Series: Knowing Me, Knowing You with Alan Partridge
Fake chatshow starring Steve Coogan as Alan Partridge (formerly the hopeless sports commentator on The Day Today), the pathologically smug, hopelessly neurotic and completely incompetent titular chatshow host. The format was the standard light-entertainment variety show. Alan would emerge to a bellow of "Ah-HAAAA!" (reflecting the ABBA song "Knowing Me Knowing You" that was the show's theme) and would introduce and interview guests, music acts and variety performances.However, the show was a savage and razor sharp mockery of the clichés, shortcomings and failings of the poorer chat-shows on television, perfectly lampooning the egocentric and smarmy hosts, bored and inappropriate guests, shallow and inane questions, and the overload of kitsch and cheesy set-pieces that abounded. And in the centre was Alan, utterly egocentric, convinced that he was the master of ceremonies but hopelessly out of his depth, completely lacking in charm, talent or sense of professionalism, and always completely losing what little control of his guests and employees he had managed to scrape together by the end of the episode ("... and on that bombshell...").Guests would openly insult him, acts that he claimed were excellent (but had most likely never even seen) bombed hopelessly, and strange variety performances were the order of the day. One such performance was the live re-creation of the 1936 British Women's Olympic Hurdle team victory by the elderly surviving members of that team in an 'Olympic Stadium' that was little bigger than a child's sandpit.Based on a radio show of the same name, the TV series reusing many of the jokes and characters.
Provides examples of:
Acting for Two: Most of Alan's guests were played by the same troupe of people (Rebecca Front, Patrick Marber, Doon Mackichan, David Schneider). The same troupe along with Steve Coogan all performed similar roles in the show's precursor, The Day Today.
Borscht Belt: Alan interviewed Borscht Belt style comedian (who even uses this phrase) in the Las Vegas episode of the radio show. This being Alan, he failed to get most of the comedian's humour and then told an offensive Jewish joke.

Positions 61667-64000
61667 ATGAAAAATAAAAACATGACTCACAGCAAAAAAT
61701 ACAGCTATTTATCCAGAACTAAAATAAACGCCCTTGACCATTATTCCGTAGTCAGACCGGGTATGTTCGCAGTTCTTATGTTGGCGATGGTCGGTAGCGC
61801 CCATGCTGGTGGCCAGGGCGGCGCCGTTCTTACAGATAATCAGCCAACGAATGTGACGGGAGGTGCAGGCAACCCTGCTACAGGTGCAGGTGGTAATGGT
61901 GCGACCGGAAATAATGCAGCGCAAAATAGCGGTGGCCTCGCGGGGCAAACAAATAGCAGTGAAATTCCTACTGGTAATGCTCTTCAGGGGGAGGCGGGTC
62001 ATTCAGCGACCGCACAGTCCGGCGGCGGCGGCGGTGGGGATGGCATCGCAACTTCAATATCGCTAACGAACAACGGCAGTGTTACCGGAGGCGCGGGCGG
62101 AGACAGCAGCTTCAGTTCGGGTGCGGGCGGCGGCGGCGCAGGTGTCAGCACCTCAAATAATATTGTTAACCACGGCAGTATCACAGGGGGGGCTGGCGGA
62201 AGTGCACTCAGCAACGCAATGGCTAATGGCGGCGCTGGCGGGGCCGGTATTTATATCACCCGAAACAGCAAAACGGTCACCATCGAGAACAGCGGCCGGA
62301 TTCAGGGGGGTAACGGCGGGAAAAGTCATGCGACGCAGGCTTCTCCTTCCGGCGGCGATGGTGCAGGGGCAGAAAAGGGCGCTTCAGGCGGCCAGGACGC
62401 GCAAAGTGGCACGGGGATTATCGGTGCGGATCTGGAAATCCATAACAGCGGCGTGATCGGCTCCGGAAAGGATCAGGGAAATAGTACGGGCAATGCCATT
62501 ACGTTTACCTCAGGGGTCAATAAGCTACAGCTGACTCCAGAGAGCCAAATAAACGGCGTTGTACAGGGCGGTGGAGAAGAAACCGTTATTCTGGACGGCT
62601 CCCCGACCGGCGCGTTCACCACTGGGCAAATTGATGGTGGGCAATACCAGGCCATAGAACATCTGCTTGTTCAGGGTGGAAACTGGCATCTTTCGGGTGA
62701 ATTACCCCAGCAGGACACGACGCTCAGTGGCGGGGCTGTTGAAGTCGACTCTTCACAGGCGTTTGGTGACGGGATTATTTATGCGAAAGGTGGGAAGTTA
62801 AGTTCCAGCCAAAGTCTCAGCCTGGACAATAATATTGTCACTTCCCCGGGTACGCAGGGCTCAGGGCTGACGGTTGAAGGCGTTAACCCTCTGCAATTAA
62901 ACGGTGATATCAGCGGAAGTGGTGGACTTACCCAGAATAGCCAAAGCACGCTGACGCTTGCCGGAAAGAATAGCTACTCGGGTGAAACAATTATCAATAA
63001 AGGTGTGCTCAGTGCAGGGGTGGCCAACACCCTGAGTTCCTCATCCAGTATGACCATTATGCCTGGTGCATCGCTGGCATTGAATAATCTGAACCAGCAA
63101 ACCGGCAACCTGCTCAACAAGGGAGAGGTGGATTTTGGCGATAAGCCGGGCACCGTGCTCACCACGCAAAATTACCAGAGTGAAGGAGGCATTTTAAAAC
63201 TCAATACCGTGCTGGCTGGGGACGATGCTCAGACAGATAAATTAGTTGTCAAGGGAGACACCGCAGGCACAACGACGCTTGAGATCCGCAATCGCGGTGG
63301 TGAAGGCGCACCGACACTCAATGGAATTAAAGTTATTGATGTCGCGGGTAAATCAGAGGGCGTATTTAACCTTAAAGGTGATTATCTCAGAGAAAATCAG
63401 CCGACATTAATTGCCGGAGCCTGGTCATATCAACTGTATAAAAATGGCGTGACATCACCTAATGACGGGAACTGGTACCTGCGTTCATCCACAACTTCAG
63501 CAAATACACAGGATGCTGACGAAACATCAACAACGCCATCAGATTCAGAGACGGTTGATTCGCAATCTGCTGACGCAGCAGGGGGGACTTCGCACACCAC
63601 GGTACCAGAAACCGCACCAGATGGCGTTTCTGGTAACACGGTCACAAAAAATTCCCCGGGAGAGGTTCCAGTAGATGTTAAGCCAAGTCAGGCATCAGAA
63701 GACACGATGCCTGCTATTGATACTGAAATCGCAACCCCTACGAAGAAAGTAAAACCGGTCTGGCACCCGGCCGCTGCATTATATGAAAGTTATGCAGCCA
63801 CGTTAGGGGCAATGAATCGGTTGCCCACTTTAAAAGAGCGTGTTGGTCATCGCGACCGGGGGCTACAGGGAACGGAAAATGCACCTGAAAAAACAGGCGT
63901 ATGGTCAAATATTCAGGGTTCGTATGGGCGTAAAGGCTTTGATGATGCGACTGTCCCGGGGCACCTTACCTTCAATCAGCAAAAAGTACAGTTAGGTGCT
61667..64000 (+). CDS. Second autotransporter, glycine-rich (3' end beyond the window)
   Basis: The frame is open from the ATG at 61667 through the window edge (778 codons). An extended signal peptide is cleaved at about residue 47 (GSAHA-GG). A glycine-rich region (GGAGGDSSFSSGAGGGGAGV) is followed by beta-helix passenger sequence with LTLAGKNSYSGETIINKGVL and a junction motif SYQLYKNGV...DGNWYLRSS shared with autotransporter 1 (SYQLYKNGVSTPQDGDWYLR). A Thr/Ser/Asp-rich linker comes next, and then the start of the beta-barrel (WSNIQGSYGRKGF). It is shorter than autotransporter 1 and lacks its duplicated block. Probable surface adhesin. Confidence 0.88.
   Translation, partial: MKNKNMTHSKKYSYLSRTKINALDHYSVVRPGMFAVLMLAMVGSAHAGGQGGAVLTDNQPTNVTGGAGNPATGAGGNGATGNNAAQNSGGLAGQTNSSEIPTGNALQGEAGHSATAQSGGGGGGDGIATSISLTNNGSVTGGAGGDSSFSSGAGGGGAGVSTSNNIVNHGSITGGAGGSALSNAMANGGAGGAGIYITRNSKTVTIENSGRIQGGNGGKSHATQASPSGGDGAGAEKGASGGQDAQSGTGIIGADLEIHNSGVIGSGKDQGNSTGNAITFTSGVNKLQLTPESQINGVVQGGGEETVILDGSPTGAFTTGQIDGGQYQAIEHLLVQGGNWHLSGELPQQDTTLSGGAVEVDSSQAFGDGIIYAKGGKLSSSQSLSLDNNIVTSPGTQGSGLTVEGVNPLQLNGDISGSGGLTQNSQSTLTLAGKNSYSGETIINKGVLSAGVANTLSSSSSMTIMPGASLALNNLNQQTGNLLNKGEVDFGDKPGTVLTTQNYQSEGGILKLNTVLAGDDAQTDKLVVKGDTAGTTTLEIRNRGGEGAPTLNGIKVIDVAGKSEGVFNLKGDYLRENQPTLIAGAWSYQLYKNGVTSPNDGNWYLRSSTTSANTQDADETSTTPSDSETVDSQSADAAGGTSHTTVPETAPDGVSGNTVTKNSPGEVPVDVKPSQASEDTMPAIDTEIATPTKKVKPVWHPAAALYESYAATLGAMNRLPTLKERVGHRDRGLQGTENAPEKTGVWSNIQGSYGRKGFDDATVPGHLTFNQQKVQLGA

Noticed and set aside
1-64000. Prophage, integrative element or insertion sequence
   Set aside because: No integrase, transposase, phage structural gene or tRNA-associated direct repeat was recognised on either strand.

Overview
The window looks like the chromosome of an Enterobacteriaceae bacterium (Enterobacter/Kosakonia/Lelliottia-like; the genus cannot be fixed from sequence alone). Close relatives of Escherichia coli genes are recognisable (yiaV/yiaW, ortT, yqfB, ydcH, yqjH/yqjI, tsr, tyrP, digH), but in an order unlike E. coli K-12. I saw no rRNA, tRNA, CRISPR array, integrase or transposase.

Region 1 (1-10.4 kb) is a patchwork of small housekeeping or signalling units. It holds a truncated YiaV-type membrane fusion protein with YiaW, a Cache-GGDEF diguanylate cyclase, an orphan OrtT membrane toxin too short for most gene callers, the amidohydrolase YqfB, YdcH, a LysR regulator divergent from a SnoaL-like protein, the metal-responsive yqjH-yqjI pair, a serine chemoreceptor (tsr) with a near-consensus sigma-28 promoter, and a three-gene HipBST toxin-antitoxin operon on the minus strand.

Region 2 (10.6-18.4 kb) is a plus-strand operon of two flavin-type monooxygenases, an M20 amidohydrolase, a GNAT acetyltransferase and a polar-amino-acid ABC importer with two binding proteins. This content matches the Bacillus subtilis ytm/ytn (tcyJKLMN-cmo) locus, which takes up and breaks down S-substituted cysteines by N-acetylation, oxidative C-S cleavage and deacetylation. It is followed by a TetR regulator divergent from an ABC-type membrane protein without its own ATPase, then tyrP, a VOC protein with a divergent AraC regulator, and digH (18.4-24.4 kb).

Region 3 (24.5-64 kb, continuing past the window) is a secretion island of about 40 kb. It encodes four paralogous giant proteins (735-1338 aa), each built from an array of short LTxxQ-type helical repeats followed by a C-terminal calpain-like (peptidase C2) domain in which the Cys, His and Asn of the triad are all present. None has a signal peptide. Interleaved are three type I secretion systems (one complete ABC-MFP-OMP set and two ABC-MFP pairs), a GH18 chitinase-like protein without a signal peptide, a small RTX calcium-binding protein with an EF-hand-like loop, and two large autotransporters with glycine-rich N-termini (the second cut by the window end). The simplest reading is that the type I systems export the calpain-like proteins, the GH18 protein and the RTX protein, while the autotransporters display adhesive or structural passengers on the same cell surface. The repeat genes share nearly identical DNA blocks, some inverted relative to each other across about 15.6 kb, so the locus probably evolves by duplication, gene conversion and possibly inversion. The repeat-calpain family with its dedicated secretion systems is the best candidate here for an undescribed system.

British Brevity: possibly only one season was ever planned, but at any rate they knew that the subsequent Christmas special would be the last episode, and made this a central part of the comedy.
Crapsack World: The show itself. While Alan is obviously awful, many of the guests are either rather horrible and egocentric people themselves and who enjoy winding Alan up for the laughs, or nice people who Alan somehow manages to offend and provoke an argument with until they end up becoming just as nasty with him as he is with them. Forbes McAllister is probably the most ghastly:
Alan Partridge: "Are you entirely motivated by hatred?"
Forbes McAllister: "Yes I am actually. That's quite a perceptive question."
Enemy Mine: Alan and his house band, led by Glenn Ponder. At the end of one episode, Alan fires Glenn live on the air for not inviting him to a staff party which he had invited everyone else (included that week's guests) to. The next week, Alan reveals that Glenn filed a court injunction preventing his dismissal... and then goes on to do his weekly "light banter with the band" segment with a man who does not want to play along.
The Ghost: Roger Moore in the first episode of the TV series. Alan keeps expecting Roger to show up for the entire episode, and valiantly attempts to host a segment called "An Audience with Roger Moore", despite Roger's absence.
Hypocrite: When speaking to the agony aunt, Alan claims that his "friend" never strayed from his wife, but later, under hypnosis, he tries to take an imaginary Ursula Andress to a hotel where the staff know him and are "very discreet."
I Have This Friend: Played straight when Alan asks a personal question to the Playboy agony aunt.